Universal Studios Japan guests who have not purchased an “Area Timed Entry Ticket: Advance Booking” or a “Universal Express Pass with an Area Timed Entry Ticket: Advance Booking” must obtain an “Area Timed Entry Ticket” on the day using the official Universal Studios Japan app.
This is a similar system to what Universal Studios Japan has previously used for the Wizarding World of Harry Potter and limited-capacity seasonal experiences, like the VR coasters during “Cool Japan” and live-action role playing games. More on this in a minute…
We’re huge fans of Universal Studios Japan. We’ve been Annual Passholders there and used to spy on Super Nintendo World while riding the Flying Dinosaur. In fact, for a couple of years, we actually spent more time at Universal Studios Japan than we did Universal Orlando. (We did a series of multi-month stays in Kyoto, and USJ was an easy train ride away.)
That experience with Universal Studios Japan has taught us something: it’s the busiest theme park in the world and one that is ill-equipped to absorb the heavy crowds it often sees. Don’t get us wrong–we love Universal Studios Japan, but it makes Disney’s Hollywood Studios look like the paragon of operational efficiency.
Super Nintendo World was designed as an intimate area—you literally enter through a green ‘warp pipe’ tunnel. That’s great for immersiveness, but obviously not ideal in this temporary time of physical distancing. It’s also not great for a high-demand land in one of the world’s top theme parks, attendance-wise.
As noted above, Super Nintendo World will utilize timed entry tickets, similar to the systems previously in place for the Wizarding World of Harry Potter and more. Even ~5 years after the opening of USJ’s Harry Potter land, there were still scenarios in which that park used the timed entry system on busy days.
On several occasions, we raced to those kiosks at rope drop only to receive a return time towards the end of the day. With this in-app system and “pay to play” capacity set aside, we’re envisioning a scenario where only those guests who line up hours before the park opens have a chance at scoring the elusive same-day timed entry tickets.
That’s pretty much how things played out when Soaring: Fantastic Flight opened at Tokyo DisneySea–and that was not an entire land based on some of Japan’s most beloved and popular IP.
Our goal with this isn’t to scare the handful of you contemplating a visit to Osaka for Super Nintendo World. Rather, it’s to adjust your expectations and understand the challenges that await. This is like the Bouldergeist boss fight (don’t be surprised if you have to dodge rocks while entering the park), not some cakewalk where you just bounce on Bowser Jr. a few times.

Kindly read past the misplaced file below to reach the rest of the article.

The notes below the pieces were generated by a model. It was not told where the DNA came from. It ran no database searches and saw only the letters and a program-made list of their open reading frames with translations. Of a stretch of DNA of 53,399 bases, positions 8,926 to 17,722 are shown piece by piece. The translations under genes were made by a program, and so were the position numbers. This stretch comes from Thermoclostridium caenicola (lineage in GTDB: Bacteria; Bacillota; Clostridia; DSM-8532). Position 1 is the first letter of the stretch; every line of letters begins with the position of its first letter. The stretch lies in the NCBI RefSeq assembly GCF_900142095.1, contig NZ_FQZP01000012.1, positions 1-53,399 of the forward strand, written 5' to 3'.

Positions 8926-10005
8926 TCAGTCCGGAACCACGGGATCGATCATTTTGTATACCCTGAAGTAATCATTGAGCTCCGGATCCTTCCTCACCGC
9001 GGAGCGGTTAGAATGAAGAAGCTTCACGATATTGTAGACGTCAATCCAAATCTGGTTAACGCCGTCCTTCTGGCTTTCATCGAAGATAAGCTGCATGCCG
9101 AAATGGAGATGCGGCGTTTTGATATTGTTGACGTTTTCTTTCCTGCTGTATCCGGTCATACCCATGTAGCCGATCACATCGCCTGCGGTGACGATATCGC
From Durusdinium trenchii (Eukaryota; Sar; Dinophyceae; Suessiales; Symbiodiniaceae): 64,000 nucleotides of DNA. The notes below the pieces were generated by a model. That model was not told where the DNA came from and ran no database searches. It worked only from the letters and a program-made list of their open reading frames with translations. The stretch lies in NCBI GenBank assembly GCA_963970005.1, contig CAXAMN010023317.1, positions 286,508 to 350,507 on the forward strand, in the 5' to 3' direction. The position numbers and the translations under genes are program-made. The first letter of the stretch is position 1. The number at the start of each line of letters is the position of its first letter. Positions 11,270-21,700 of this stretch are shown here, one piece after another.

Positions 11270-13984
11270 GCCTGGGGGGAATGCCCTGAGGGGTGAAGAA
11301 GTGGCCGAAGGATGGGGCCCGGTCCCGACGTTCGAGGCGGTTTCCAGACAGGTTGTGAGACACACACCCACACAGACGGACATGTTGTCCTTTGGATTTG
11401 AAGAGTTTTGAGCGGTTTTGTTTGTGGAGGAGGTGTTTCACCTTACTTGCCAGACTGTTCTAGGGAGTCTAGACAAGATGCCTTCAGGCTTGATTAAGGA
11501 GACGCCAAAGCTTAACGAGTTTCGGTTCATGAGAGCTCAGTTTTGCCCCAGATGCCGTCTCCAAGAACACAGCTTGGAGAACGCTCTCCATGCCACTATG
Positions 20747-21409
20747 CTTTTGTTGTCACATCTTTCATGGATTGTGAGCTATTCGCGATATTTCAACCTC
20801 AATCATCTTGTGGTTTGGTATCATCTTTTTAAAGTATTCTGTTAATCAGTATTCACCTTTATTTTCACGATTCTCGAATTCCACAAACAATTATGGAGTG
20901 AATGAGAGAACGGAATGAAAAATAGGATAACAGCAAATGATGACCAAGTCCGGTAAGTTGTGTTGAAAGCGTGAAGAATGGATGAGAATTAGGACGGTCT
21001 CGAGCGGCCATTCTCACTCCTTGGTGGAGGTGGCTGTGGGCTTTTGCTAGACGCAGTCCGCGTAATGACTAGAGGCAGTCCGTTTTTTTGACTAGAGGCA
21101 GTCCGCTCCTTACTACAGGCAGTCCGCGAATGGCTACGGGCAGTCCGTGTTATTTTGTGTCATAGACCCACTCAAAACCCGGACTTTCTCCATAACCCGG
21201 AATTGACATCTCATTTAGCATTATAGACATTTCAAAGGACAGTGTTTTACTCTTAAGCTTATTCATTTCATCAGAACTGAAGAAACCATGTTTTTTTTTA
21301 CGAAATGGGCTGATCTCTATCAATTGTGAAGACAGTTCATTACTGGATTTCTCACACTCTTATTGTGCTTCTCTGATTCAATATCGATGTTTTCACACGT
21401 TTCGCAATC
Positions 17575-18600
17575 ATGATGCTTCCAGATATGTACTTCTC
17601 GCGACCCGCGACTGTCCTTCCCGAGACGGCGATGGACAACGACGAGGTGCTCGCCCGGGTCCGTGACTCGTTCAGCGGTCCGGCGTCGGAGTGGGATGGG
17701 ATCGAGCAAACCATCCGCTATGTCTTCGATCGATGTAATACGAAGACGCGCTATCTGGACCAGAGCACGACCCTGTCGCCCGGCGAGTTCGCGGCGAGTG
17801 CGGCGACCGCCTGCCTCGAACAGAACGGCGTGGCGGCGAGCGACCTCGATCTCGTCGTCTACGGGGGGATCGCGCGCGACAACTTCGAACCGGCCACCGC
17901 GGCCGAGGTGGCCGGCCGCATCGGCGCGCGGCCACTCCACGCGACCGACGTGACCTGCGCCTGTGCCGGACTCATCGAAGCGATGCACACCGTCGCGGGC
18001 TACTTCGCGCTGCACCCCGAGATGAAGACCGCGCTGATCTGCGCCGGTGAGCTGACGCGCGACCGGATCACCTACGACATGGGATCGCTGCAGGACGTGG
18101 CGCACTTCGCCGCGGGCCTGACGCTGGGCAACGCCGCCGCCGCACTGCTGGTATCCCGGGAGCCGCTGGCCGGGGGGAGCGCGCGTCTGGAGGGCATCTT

That isn’t to stop you from trying–we plan on being there as soon as travel reopens to Japan–but you should strongly consider one of the paid options that guarantees entry. We are typically anti-upcharge and are not particularly keen on Express Pass. This is one huge exception to that. If visiting Universal Studios Japan and wanting to do Super Nintendo World, you should absolutely plan on purchasing Express Pass or Advance Timed Entry Tickets. Otherwise, there’s a high probability you won’t be doing it.
Finally, above is a video from Bloomberg’s walk-through of Super Nintendo World and the Mario Kart attraction. Or at least, I think it is. I haven’t watched, wanting to avoid full spoilers to the greatest extent possible while still covering the news. (A tricky proposition!)
Ultimately, we are really, really excited for Super Nintendo World. With classics like JAWS and new-favorites like the Flying Dinosaur, this will further cement Universal Studios Japan as a world class theme park. Moreover, with Super Nintendo World plus the new Enchanted Tale of Beauty and the Beast at Tokyo Disneyland and upcoming Fantasy Springs at Tokyo DisneySea, we’re hopeful that more Americans will take the plunge and visit Japan’s theme parks. As we’ve been saying for years, it’s absolutely worth saving and making the once-in-a-lifetime trip, even if it means skipping Walt Disney World for a while.
What do you think of Super Nintendo World? Excited to experience Mario Kart in real life? Thoughts on Yoshi’s Adventure, Power Bands, Timed Entry, or anything else covered here? Eager to step foot into this video game universe? Do you agree or disagree with our commentary? Any questions? Hearing your feedback–even when you disagree with us–is both interesting to us and helpful to other readers, so please share your thoughts below in the comments!